“We all owe a great debt of gratitude to David for his leadership and poise this season,” said U of L Interim Director of Athletics Vince Tyra. “He took over during incredible circumstances, has handled himself respectfully throughout the season and I believe he has a bright future in coaching. We expect to determine a new head coach in a short period to build upon the great basketball tradition of this university.”
Pitino was fired because an FBI complaint contained an allegation that he and his staff had arranged for a $100,000 payment to be funneled to Brian Bowen from Adidas.
In his one season with the Cardinals, Padgett went 22-14 and reached the quarterfinals of the NIT.
Louisville will now conduct a search for their next head coach, and current Xavier coach Chris Mack has long been considered the favorite to take that job.
One of the most surprising parts about Kansas State’s run to the Sweet 16 is that they have done it without the services of their leading scorer, Dean Wade.
Wade injured his foot prior to the Big 12 tournament loss to Kansas. He did not play in that game or in either of Kansas State’s first two tournament games, but it is looking more and more like he’ll be on the floor on Thursday night when they play Kentucky.
“I don’t play percentages very well, but I’m feeling good,” Wade said, via SEC Country. “I’m very positive about it. It’s getting better every day and today I felt great out there, doing a little more than usual. It felt good.”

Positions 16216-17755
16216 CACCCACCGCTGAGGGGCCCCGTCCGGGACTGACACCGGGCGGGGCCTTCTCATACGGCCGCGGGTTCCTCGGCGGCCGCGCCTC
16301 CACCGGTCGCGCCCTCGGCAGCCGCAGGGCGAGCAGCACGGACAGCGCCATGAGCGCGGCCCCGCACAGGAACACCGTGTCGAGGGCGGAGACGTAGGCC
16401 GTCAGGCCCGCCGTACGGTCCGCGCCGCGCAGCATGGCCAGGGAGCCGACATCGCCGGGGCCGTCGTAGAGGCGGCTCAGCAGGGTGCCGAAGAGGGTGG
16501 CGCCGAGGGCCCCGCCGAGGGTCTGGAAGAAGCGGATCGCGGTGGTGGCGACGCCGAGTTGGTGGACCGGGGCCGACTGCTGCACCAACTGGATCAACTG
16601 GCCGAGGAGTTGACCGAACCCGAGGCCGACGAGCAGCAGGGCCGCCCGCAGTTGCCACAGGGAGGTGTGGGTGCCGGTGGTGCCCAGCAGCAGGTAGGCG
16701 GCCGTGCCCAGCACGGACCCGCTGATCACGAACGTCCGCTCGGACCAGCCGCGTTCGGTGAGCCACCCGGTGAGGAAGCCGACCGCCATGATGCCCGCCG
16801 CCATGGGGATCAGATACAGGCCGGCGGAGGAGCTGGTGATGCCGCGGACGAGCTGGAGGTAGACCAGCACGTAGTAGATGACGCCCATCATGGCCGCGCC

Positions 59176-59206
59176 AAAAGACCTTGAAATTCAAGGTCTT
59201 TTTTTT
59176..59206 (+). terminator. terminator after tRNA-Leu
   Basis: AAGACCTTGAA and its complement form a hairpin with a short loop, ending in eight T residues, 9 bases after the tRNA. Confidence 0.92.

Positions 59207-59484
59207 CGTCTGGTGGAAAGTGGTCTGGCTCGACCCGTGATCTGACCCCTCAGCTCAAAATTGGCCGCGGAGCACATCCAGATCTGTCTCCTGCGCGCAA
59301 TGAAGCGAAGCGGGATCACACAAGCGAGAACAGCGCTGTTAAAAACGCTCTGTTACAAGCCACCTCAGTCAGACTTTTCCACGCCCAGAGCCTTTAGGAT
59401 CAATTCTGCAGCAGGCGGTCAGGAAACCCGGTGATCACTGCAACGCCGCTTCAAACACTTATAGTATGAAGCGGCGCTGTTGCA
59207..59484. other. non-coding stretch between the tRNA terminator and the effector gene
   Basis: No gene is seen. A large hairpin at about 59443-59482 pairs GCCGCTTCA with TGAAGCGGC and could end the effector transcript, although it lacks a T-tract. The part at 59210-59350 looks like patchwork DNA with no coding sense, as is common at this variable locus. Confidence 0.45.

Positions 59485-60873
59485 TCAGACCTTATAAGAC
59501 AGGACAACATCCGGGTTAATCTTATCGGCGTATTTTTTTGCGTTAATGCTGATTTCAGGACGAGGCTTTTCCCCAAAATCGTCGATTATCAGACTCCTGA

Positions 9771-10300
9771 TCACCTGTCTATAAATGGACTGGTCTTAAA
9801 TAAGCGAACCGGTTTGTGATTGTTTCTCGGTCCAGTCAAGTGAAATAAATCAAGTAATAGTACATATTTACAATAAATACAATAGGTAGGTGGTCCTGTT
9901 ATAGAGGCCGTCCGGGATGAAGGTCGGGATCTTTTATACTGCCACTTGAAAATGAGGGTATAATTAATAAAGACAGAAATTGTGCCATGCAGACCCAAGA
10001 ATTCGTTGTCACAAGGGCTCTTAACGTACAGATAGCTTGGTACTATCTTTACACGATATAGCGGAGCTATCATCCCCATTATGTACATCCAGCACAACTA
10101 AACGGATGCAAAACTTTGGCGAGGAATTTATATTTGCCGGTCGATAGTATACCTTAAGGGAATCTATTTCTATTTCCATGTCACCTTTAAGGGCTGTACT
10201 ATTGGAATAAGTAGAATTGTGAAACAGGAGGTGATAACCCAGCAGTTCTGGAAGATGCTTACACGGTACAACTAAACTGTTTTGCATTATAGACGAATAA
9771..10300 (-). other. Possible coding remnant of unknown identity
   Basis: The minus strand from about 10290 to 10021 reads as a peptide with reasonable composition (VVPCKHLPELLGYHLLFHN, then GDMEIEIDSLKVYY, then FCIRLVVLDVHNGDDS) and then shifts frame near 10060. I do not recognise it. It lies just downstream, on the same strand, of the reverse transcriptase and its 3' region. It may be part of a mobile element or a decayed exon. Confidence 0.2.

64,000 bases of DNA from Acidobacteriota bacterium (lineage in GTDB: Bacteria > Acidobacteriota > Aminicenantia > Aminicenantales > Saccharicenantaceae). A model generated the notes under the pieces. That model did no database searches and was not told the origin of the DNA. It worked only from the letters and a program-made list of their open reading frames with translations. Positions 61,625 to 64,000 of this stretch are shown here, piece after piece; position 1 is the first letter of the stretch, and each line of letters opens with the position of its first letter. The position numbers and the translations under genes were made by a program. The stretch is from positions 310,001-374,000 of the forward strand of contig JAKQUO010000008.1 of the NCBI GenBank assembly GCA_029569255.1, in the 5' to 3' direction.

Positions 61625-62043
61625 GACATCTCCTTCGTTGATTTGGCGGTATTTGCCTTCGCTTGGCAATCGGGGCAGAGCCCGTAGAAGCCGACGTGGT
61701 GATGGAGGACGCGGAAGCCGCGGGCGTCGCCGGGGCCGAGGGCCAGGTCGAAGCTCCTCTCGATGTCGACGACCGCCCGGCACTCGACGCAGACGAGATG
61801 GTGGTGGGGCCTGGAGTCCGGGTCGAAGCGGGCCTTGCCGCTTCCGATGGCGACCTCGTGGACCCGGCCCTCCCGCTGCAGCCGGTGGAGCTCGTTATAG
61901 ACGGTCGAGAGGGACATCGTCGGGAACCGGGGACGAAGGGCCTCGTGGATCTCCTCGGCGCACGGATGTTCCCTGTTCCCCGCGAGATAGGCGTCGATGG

Wade averaged 16.5 points per game, but the big question is going to be whether or not he is actually healthy when he takes the court. Just because he’s on the floor doesn’t mean he’s at 100 percent.
“Really just trying to get it out of my mind that it’s not hurt,” Wade said. “Just more of a mental thing, just getting out there and running around. I think I got moved past that and it’s feeling better.”
With speculation mounting about who Pitt will hire to replace Kevin Stallings as their new head coach, current Arizona head coach Sean Miller released a statement saying that he is not in the running to fill the opening.
“I am not a candidate for the University of Pittsburgh men’s basketball head coaching vacancy. I wish them well in their search for a new coach,” the statement read.
Miller is a native of Pittsburgh and an alumni of the school — he’s the guy that had the assist on Jerome Lane’s famous dunk — and with the issues that are currently swirling around him and the Arizona program, there was speculation that he was looking for an escape plan.
Maybe he wasn’t.
Maybe he was and the Pitt administration decided they couldn’t risk hiring someone who had an assistant coach arrested in the FBI’s sweep of college basketball and who himself may be on wiretaps talking about who knows what. Releasing this statement would then be a way for him to save face and say he was never interested.
And then maybe there’s option No. 3: Pitt has won the Dan Hurley sweepstakes.
As it stands, both the Panthers and UConn are in the process of chasing after the Rhode Island head coach, and it’s not uncommon in coaching searches for a coach to announce that he is not a candidate for the job after the job decides they want someone else. Call it a professional courtesy.
But that’s neither here nor there.
What we do know now is that Sean Miller will not be the next head coach at Pitt.